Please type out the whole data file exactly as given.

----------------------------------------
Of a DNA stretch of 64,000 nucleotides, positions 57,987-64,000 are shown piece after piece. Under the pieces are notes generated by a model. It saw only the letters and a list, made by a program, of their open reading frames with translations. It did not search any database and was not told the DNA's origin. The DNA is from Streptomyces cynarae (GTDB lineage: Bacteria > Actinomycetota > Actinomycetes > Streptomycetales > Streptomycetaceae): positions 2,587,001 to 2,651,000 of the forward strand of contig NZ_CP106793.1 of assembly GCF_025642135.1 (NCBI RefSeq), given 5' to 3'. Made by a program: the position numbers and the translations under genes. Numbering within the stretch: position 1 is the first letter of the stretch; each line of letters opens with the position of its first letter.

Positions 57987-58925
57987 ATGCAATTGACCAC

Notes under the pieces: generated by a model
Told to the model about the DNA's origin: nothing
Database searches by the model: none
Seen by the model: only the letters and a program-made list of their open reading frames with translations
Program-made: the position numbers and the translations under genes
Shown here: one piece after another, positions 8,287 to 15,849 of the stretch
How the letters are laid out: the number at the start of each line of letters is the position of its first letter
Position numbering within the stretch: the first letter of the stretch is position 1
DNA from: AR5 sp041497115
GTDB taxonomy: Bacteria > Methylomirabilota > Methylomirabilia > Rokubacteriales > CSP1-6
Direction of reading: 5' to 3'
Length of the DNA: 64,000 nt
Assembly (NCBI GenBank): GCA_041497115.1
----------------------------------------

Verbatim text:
Of a DNA stretch of 64,000 nucleotides, positions 57,987-64,000 are shown piece after piece. Under the pieces are notes generated by a model. It saw only the letters and a list, made by a program, of their open reading frames with translations. It did not search any database and was not told the DNA's origin. The DNA is from Streptomyces cynarae (GTDB lineage: Bacteria > Actinomycetota > Actinomycetes > Streptomycetales > Streptomycetaceae): positions 2,587,001 to 2,651,000 of the forward strand of contig NZ_CP106793.1 of assembly GCF_025642135.1 (NCBI RefSeq), given 5' to 3'. Made by a program: the position numbers and the translations under genes. Numbering within the stretch: position 1 is the first letter of the stretch; each line of letters opens with the position of its first letter.

Positions 57987-58925
57987 ATGCAATTGACCAC

Notes under the pieces: generated by a model
Told to the model about the DNA's origin: nothing
Database searches by the model: none
Seen by the model: only the letters and a program-made list of their open reading frames with translations
Program-made: the position numbers and the translations under genes
Shown here: one piece after another, positions 8,287 to 15,849 of the stretch
How the letters are laid out: the number at the start of each line of letters is the position of its first letter
Position numbering within the stretch: the first letter of the stretch is position 1
DNA from: AR5 sp041497115
GTDB taxonomy: Bacteria > Methylomirabilota > Methylomirabilia > Rokubacteriales > CSP1-6
Direction of reading: 5' to 3'
Length of the DNA: 64,000 nt
Assembly (NCBI GenBank): GCA_041497115.1